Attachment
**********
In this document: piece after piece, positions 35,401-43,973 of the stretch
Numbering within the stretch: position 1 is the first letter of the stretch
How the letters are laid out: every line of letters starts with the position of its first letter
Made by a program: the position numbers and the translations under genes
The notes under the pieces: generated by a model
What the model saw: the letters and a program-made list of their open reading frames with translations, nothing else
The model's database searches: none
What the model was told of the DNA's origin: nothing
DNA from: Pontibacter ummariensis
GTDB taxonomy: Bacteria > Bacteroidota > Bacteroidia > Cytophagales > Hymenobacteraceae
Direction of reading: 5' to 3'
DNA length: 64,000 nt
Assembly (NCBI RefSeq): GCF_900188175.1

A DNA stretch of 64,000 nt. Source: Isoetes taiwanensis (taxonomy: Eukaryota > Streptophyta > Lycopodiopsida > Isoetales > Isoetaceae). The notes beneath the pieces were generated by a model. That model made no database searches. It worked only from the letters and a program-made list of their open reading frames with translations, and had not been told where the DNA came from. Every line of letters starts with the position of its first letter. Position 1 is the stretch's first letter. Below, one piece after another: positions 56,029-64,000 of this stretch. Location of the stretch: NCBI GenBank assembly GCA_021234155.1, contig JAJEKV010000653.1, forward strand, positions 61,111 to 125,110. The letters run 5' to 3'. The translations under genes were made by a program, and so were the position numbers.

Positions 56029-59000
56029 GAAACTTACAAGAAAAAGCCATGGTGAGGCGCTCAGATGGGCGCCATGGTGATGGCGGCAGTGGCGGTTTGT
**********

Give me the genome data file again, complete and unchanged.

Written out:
In this document: piece after piece, positions 35,401-43,973 of the stretch
Numbering within the stretch: position 1 is the first letter of the stretch
How the letters are laid out: every line of letters starts with the position of its first letter
Made by a program: the position numbers and the translations under genes
The notes under the pieces: generated by a model
What the model saw: the letters and a program-made list of their open reading frames with translations, nothing else
The model's database searches: none
What the model was told of the DNA's origin: nothing
DNA from: Pontibacter ummariensis
GTDB taxonomy: Bacteria > Bacteroidota > Bacteroidia > Cytophagales > Hymenobacteraceae
Direction of reading: 5' to 3'
DNA length: 64,000 nt
Assembly (NCBI RefSeq): GCF_900188175.1

A DNA stretch of 64,000 nt. Source: Isoetes taiwanensis (taxonomy: Eukaryota > Streptophyta > Lycopodiopsida > Isoetales > Isoetaceae). The notes beneath the pieces were generated by a model. That model made no database searches. It worked only from the letters and a program-made list of their open reading frames with translations, and had not been told where the DNA came from. Every line of letters starts with the position of its first letter. Position 1 is the stretch's first letter. Below, one piece after another: positions 56,029-64,000 of this stretch. Location of the stretch: NCBI GenBank assembly GCA_021234155.1, contig JAJEKV010000653.1, forward strand, positions 61,111 to 125,110. The letters run 5' to 3'. The translations under genes were made by a program, and so were the position numbers.

Positions 56029-59000
56029 GAAACTTACAAGAAAAAGCCATGGTGAGGCGCTCAGATGGGCGCCATGGTGATGGCGGCAGTGGCGGTTTGT